Sanders, Comrie get human rights grades

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City Councilman Jimmy Van Bramer (D-Sunnyside) is going to have to make some room on his fridge.

The chairman of the Council Committee on Cultural Affairs, Libraries and International Intergroup Relations had the best record of the Queens delegation on human rights issues last year, according to the Urban Justice Center’s 2011 Human Rights Report Card.

The report card identified 72 bills introduced over the past year that focused on housing, voting, disability and workers’ rights as well as issues concerning criminal and juvenile justice, health and government accountability.

Each Council member was graded on his or her votes and sponsorship of these bills as well as their response to a questionnaire.

Van Bramer voted in favor of eight bills, sponsored 52 — including two he was the primary sponsor of — and returned his questionnaire, all of which earned him an “A-.”

He fared particularly well when it came to housing rights and government accountability.

On the other end of the spectrum, Councilman Peter Vallone’s (D-Astoria) score of 12 earned him a grade of “D+,” the lowest in the borough.

Vallone was the primary sponsor of two human rights bills and sponsored three others. He voted in favor of four bills and did not respond to the questionnaire.

The councilman criticized the methodology of the report, calling into question the voting records of other Council members who scored higher than he did.

“Apparently, supporting brutal and repressive dictators gets you an ‘A’ from this supposed human rights group. I’m proud to be at the bottom of any list Charles Barron is at the top of,” he said.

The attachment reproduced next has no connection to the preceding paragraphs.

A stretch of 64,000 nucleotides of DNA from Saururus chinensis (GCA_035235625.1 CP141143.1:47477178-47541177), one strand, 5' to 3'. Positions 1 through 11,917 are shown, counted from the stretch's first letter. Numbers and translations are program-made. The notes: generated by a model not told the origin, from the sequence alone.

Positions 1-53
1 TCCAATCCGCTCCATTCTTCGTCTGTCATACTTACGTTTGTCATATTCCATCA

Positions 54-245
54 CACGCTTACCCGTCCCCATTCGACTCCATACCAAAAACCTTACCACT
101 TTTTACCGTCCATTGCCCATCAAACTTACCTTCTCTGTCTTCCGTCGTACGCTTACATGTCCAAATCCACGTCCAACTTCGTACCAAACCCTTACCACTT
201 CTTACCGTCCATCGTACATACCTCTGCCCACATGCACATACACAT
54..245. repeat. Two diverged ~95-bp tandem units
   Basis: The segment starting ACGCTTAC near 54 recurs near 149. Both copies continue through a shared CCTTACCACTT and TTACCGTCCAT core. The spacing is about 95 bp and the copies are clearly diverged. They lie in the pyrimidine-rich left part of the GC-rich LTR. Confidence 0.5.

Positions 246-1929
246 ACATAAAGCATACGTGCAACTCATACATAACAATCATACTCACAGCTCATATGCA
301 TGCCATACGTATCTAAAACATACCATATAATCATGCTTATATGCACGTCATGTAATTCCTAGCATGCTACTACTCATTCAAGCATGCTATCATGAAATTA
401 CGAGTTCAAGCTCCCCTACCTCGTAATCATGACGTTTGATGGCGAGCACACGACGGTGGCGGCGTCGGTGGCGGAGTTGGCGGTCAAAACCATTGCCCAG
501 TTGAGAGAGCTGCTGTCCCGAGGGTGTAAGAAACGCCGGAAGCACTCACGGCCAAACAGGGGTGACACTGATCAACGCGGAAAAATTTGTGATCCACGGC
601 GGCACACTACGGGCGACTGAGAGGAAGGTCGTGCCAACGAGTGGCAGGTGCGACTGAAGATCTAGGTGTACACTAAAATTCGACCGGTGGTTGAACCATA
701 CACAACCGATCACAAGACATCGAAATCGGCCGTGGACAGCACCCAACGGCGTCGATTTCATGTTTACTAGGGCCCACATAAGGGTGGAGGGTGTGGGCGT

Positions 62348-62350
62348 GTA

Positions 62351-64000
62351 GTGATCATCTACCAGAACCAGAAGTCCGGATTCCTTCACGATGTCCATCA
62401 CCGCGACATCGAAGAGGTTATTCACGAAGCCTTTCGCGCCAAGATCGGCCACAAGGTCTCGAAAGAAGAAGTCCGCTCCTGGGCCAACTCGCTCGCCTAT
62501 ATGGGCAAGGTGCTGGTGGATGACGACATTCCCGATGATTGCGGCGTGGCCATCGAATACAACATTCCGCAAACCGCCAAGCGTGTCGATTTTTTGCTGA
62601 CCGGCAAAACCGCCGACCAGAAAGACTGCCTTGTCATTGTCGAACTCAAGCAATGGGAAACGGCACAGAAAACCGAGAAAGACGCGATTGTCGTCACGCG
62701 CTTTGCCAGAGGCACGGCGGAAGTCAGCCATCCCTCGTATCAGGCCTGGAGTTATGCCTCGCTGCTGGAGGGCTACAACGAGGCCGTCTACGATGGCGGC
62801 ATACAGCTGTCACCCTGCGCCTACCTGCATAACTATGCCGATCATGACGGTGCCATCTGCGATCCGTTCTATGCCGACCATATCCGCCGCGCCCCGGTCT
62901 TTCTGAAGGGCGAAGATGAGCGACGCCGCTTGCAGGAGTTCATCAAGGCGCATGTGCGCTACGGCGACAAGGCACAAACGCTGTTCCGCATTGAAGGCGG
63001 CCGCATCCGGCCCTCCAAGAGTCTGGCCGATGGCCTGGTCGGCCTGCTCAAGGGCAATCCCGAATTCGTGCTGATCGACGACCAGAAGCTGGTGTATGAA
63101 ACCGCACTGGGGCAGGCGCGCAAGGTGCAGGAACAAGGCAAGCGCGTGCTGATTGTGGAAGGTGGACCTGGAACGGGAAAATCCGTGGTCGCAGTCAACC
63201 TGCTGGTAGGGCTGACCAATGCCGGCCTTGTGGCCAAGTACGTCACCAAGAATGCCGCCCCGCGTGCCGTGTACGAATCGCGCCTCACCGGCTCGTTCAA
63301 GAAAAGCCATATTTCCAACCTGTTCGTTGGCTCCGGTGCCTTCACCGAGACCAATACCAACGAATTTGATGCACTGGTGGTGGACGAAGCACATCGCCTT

Councilman Barron (D-Brooklyn), who praised the late Libyan leader Moammar Gadhafi, earned an “A” on the report card.

Council members James Sanders (D-Laurelton) and Julissa Ferreras (D-East Elmhurst) both received a “B-” and Councilman Daniel Dromm (D-Jackson Heights) got a grade of “B.”

Receiving a grade of “C” were Council members Karen Koslowitz (D-Forest Hills), Elizabeth Crowley (D-Middle Village), Dan Halloran (R-Whitestone) and Leroy Comrie (D-St. Albans).

Councilmen Peter Koo (R-Flushing), Eric Ulrich (R-Ozone Park) and Mark Weprin (D-Oakland Gardens) each scored slightly lower: a “C-.”

Councilman James Gennaro (D-Fresh Meadows) got a “D+” and Councilman Ruben Wills (D-Jamaica), who took office last November, did not receive a grade.

While the report assigned each Council member a grade, its primary criticism was of the political power of the speaker and the Council’s failure to challenge that power.

Of the 72 bills introduced, only eight were brought to a vote, and the report implied this was because Council Speaker Christine Quinn (D-Manhattan) did not support them.

A spokesman for the speaker said the report card did not reflect an accurate picture of her human rights advocacy or achievements.

“Speaker Quinn is proud of the human rights legislation passed under her leadership, including a law that ended unjust deportations from Rikers Island, another that requires the Police Department and the Department of Education to release data related to suspensions and police activity in schools, and a third bill that strengthens religious freedoms for those engaging in religious observances in the workplace, just to name a few,” he said.

The report cited two rules that allow the Council to advance the process of legislation that does not have the speaker’s support.

“There are no clear reasons for the Council’s reticence in taking advantage of these two rules. However, based [on] reports that the speaker readily wields political power internally, and on conversations with advocates, we speculate that failure to do so is linked with the desire of most Council members to maintain a relatively friendly relationship with the speaker,” the report read.

“However, given its impact on human rights in New York City, business as usual is not sufficient to protect our human rights. Council members should act — individually and as a collective — to challenge the status quo even in the face of political reprisals,” it continued.

Reach reporter Rich Bockmann by e-mail at or by phone at 718-260-4574.

Updated 5:02 pm, December 22, 2011
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